Saturday, February 14, 2004
(Updated Saturday evening...now WITH MORE LINKS THAN EVER!)
One non P+J thread that's attracted lots of comments is this one on Steely Dan. Someone even posted the liners to the Royal Scam, a certifiable 5-star, 10.0 classic.
So I went and dug up this unpublished review I did last year, partly inspired by Vernon Reid and Greg Tate's paean to Becker and Fagen in Tate's book on whiteness, Everything But The Burden.
The review is part of a bunch I'd like to put up on the cantstopwontstop website later this year. Concept: revisionist rock reviews from a hiphopcentric point of view. Oh yeah, hip-hopism to match the old rockism.
Whoo hah. Hope I stop blogging before I get (really) old.
The Royal Scam
In 1977, the year of punk's rebel cry and hip-hop's street uprising, Steely Dan retired to the floating world of Aja. While the kids spat and spun hurricanes, Walter Becker and Donald Fagen painted Malibu hilltop Buddhist retreats that stirred samba carnival heights of ecstasy. Two against nature perhaps, but it could be they were just ahead of their time. Their masterpiece, The Royal Scam, had been released the year before, spiritual kin to the recognizable rage and incomprehensible joys of a new generation.
On the Dan's bleakest, funkiest album, the losers are trapped on the far end of beautiful, among zombies dripping with mojo or menace, carrying drugs or explosives or everything they own, and the ends they face are downright ugly. Freedom here is only available in fleeting moments of wordplay and deep grooves.
At the time of its release Robert Christgau bemoaned the group's "melodic retreat", although one listen to Larry Carlton channeling B.B. King on the soaring solo in "Kid Charlemagne" is strong counter-evidence. The melodies weren't the point anyway, it was all about the beats. In a sharp departure from the prettified rock of their first four albums, Becker and Fagen dollied back and faded to black, leaving the groove in the hands of bassist Chuck Rainey and drummer Pretty Purdie. With a pocket as big as Aretha's "Rock Steady" on nearly every track, the other players, especially guitarists Carlton and Denny Dias, turned in some of the most inspired playing on any of the Dan's records. Clearly the funk moved.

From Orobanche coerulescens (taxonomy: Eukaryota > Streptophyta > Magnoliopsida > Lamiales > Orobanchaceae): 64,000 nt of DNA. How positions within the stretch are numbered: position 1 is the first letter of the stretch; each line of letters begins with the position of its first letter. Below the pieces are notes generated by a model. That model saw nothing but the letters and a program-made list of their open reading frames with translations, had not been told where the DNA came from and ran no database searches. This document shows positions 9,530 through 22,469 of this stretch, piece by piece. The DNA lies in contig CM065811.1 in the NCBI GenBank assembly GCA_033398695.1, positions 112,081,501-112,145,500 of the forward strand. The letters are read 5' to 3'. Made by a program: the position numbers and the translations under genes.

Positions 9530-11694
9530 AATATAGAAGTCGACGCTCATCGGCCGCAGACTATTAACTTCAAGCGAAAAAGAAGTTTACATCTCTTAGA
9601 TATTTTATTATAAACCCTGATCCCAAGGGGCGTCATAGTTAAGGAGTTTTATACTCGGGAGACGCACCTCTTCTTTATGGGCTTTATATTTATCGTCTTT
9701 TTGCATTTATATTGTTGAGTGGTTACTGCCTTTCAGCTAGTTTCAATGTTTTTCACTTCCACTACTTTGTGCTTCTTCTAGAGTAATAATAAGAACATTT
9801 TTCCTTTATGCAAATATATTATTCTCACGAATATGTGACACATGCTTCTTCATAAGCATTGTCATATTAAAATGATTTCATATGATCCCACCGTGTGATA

So, freshly dipped in their hips, Becker and Fagen were released to conjure outlaws and outcasts in circumstances moving inexorably toward violence, and to capture them in their moment of clarity before the great collision: the bookkeeper's son whose Oedipal revolt has become a SWAT scene ("Don't Take Me Alive"), the bored, alienated housewife who scandalizes her white-bread home with an kinky merengue episode in a Caribbean hotel and then returns to the states to domestic violence ("Haitian Divorce", "Everything You Did").
The mixed-up, miscegenated baby of that consensual union--unwittingly born into a world of rejection and desire--is a metaphor for the album's true concerns. The Royal Scam is the rare rock record to directly confront the complexities of racial wages and debts. In other words, the close relationship of funk and race is no coincidence. If Aja remains Steely Dan's most accessible record, The Royal Scam is its most influential, cited and sampled by Prince, Vernon Reid, Pharoahe Monche, and DJ Shadow (another reclusive, cerebral young white studio hound with a jones for black music) the way the Dan had Ellington, Silver, the Atlantic Records house band, and Piri Thomas.
"Kid Charlemagne" chronicles a superfly San Francisco pharmacologist who has "crossed a diamond with a pearl" and turned on the world. This is the story of a fall, Charlemagne plunging from all-city champ to man-on-the-lam. When the hammer comes down, his "low rent friends are dead", his white hippie patrons have "joined the human race", and he's assed-out. "You are obsolete," Fagen sings. "Look at all the white men on the street." A pusher's tale suddenly sounds like a race fable, a people's history of American popular culture. Becker and Fagen are winking at their rhythm section. They could be those white men on the street. Or perhaps, in the daisy-chain of pop permutation they are also two Kids Charlemagne, the Eminems of the rock era.
Katy Lied, this album's immediate predecessor, ended with "Throw Back The Little Ones", in which a white hustler tried Godfather-like to move product into the barrio and instead fell in love with the place and the people. This album reverses the process. The moody epic title track opens with a family of Puerto Rican immigrants arriving fresh-faced in the big city with little else but dreams of gold. They end up living in fear amidst ruins and fallen kings. The most literal, didactic track Becker and Fagen have ever cut is also their most pessimistic—the baddest acid from a career-vat of cynicism. In the end, all America has to offer is "the glory of the royal scam".
posted by Zentronix @ 1:44 AM
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